The matching strategy involves computing the Hamming distance between one sample in the testing set and every sample in the training set. The class in which the Hamming distance between the training sample of that particular class and the testing sample is the shortest is regarded as the class of the testing sample. If that class is the same as the class to which the testing sample belongs, then the result of identification is true; otherwise, the result of identification is false. When all of the testing samples have been identified, the accuracy of the proposed method can be computed. When the size of each class in the training set is 3, the recognition rate is approximately 92.4%. The recognition rate changes significantly with the size of each class in the training set; the trend is shown in Table 2. To emphasize the effectiveness of the proposed method, the results were compared to those using Yang’s method [17] and Lee’s method respectively. When computing the accuracy of the methods of Yang and Lee, only their feature-extraction algorithms were adopted, and the ROI detection method and matching strategy were taken from the proposed method. The experiments show that the proposed method outperforms the other two.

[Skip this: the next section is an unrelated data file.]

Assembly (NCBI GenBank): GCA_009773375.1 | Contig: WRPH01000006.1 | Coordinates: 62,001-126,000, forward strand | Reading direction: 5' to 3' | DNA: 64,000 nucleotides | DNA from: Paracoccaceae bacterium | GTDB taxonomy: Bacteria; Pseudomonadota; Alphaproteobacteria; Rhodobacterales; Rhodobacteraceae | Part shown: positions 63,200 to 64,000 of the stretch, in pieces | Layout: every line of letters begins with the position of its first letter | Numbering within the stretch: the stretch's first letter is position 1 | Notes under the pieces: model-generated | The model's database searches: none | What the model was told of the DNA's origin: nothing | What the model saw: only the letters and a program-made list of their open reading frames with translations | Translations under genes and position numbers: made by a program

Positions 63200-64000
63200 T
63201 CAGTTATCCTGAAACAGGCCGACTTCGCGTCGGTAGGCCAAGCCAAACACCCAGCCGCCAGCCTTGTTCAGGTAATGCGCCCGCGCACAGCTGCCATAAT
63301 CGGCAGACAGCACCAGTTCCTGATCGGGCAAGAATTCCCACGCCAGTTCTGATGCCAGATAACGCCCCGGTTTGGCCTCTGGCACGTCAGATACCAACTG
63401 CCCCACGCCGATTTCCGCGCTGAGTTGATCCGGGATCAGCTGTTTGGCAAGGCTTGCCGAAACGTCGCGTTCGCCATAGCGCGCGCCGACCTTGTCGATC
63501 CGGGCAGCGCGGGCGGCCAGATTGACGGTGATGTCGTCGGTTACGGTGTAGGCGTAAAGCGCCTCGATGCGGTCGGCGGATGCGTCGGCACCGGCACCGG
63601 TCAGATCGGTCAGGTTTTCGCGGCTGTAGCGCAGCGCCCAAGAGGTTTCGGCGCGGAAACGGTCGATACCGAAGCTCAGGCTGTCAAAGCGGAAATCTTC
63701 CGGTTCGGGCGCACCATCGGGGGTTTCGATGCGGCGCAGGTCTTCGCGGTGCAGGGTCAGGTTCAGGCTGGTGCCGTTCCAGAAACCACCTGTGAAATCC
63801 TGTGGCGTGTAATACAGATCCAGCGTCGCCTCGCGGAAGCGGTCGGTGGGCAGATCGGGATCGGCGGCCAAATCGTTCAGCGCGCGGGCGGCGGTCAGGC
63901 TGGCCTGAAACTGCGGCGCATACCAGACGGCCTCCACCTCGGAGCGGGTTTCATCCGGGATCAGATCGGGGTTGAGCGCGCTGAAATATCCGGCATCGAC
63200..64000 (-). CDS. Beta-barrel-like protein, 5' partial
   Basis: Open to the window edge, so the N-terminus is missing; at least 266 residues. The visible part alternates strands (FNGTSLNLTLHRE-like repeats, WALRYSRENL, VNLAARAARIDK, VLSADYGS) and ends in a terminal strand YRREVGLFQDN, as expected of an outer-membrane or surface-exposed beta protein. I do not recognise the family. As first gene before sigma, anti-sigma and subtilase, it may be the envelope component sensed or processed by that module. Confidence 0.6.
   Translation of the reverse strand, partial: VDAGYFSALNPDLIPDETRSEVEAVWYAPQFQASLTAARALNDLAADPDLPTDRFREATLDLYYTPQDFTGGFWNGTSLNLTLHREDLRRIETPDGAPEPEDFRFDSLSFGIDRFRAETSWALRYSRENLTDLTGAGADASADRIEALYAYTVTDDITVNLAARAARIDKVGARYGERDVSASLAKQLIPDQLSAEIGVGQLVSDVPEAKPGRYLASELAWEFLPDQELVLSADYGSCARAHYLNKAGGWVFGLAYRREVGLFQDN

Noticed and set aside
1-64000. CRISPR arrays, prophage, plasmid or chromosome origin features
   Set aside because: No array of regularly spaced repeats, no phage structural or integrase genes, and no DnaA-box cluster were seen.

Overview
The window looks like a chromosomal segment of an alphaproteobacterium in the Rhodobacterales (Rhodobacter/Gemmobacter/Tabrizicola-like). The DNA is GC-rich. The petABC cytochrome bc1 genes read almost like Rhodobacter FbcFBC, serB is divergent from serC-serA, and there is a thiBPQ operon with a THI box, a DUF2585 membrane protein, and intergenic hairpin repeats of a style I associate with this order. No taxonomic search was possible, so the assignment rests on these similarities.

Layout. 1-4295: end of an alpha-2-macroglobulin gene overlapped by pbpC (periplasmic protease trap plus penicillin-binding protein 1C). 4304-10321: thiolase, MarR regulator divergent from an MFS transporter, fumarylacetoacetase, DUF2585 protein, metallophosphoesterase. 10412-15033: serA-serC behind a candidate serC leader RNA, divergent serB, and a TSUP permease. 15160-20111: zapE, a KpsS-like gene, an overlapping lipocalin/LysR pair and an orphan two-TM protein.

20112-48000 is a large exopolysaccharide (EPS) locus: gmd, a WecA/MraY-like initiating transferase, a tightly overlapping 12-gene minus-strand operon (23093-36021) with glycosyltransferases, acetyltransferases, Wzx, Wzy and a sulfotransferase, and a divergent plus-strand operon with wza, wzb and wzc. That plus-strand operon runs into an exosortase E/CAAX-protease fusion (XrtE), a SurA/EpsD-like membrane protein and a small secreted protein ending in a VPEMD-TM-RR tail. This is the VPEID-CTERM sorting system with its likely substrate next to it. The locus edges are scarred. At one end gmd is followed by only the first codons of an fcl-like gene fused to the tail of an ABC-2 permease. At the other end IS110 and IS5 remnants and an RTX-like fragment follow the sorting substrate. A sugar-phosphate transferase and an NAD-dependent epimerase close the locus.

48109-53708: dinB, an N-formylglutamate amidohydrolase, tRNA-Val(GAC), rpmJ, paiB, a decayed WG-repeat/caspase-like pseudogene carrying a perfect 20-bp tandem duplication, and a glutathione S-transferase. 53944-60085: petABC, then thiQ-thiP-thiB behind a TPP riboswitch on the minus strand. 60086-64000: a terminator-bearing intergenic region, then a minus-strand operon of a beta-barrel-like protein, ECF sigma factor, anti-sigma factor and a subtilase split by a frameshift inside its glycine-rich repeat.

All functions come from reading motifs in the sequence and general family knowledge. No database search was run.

False acceptance rate (FAR) and false rejection rate (FRR) are the most important parameters indicating the performance of a recognition system. FAR refers to the number of illegal persons who have accessed the system over the total number of illegal persons attempting to use the system. FRR refers to the number of legal persons who are denied access to the system over the total number of legal persons who attempt to access the system. The trends for FAR and FRR as the threshold increases are presented in Fig. 18. FAR and FRR change with threshold.As the threshold increases, FAR and FRR respectively increase and decrease, in the same coordinate system, the receiver operating characteristic curve (ROC curve) is obtained. The ROC curve for the proposed method, when the size of the training set is 3, is shown in Fig. 19. According to the ROC curve, the equal error rate of the proposed method is 2.14%.